But it wouldn’t last long. Family issues forced Payne to move closer to home, where he enrolled at Maryland for the 2015 spring semester. Because of NCAA transfer rules, though, Payne would have to sit out the entire 2015 season. He decided that wasn’t what he wanted, at least not with the Terps.
“Everything happens for a reason,” he says now. “And I didn’t even really want to be home anymore, really.”
His next journey took him to Arizona Western Community College in Yuma, Arizona, a sweltering-hot, sand-isolated city about 15 miles away from the Mexican border.
Payne used his redshirt and sat out the season, making the lonely place all the more difficult. After all, it was his third college in less than two years and it was in the middle of nowhere.
He sometimes called his dad, who Payne said was a rock throughout the tumultuous times, with tears streaming down his cheeks.
“He was always there every day, helping me stay motivated,” Payne said. “He had to sacrifice a lot of things for me to get to this point, so I’m really grateful for that.”
Payne first started talking to Iowa State coach Matt Campbell and his staff when D.K. McDonald made contact while the staff was still at Toledo. After his first conversation with Campbell, Payne knew this was the leader he wanted to play under.
“Anywhere he went, I would’ve gone,” Payne said. “Even if he stayed at Toledo, I still would’ve went and played for him.”
During Payne’s recruitment, Campbell took the head coaching job at Iowa State in late November 2015. Payne made true to his promise, becoming part of Campbell’s first signing class on mid-year signing day in December.
Payne’s name swarmed conversations about Iowa State’s defense. He had an inside track at a starting job throughout spring camp and entered fall camp listed No. 1 at the star position.
“He can cover and run guys downfield,” said defensive coordinator Jon Heacock. “He can play any of the five positions that we have in the back-end and those are the types of guys that we’ll continue to look for.”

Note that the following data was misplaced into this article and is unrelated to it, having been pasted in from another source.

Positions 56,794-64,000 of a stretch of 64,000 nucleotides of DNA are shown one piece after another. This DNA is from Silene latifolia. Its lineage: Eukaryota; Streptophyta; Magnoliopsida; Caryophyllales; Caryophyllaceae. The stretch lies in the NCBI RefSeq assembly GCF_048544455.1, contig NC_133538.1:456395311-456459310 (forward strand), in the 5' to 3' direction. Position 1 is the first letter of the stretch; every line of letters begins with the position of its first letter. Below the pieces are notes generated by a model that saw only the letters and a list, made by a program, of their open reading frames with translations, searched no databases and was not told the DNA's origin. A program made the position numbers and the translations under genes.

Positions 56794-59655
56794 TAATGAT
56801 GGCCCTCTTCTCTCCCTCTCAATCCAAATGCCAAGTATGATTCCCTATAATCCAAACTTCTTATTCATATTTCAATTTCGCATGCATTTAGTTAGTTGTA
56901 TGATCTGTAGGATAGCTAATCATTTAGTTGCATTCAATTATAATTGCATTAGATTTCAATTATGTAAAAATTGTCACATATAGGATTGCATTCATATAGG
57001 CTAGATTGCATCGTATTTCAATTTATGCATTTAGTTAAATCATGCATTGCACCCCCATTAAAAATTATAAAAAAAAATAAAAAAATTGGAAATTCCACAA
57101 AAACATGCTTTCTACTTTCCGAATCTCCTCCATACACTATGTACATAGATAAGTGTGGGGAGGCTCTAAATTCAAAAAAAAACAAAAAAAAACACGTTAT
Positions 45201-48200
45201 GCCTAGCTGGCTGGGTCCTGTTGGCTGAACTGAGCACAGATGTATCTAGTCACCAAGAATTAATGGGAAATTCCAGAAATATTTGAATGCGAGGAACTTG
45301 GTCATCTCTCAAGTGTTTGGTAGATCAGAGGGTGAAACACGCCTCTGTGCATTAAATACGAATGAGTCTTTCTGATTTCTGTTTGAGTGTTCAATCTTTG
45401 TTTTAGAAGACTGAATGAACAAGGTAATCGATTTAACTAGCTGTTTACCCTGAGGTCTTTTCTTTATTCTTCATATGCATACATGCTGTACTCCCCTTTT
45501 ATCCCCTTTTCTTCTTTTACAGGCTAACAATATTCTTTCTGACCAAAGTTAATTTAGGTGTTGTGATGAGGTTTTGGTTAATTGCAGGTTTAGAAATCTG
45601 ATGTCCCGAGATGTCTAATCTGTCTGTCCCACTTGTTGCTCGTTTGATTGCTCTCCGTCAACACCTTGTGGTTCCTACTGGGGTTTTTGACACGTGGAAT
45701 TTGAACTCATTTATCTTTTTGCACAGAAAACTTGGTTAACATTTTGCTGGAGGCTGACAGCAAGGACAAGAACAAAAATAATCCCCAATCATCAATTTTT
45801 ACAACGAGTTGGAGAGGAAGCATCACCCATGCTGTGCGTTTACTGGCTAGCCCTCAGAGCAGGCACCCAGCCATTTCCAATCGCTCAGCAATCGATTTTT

But falling in line with the rest of Payne’s narrative, he still faced adversity heading into the 2016 season. In a fall camp practice, Payne hurt his left knee through a “freak accident” during a contact play. Although the injury was relatively minor, Payne said the team decided to sit him out for the season opener against Northern Iowa.
Payne was cleared to play for the Cy-Hawk game. He didn’t start and registered one tackle. Although his impact has been minor so far, the Iowa State coaching staff said he will continue to improve when his injured knee is 100 percent.
“He’s been getting back healthier,” Heacock said. “I think it was a great growing experience for him, with the idea that he’s coming back off an injury. I was really pleased with him. He was not at his best, but I believe he’ll get better as the season goes on.”
Looking back on his journey now, Payne only regrets rushing into his recruitment. He doesn’t regret burning through a year of eligibility through three different schools.
It has been a winding journey to Ames, but he has picked up something on each stop along the way.
“It was about all different types of aspects — some of them were off the field and some were on the field,” Payne said.
“It’s just a thing that you’ve got to keep moving and it’s going to be greener on the other side.”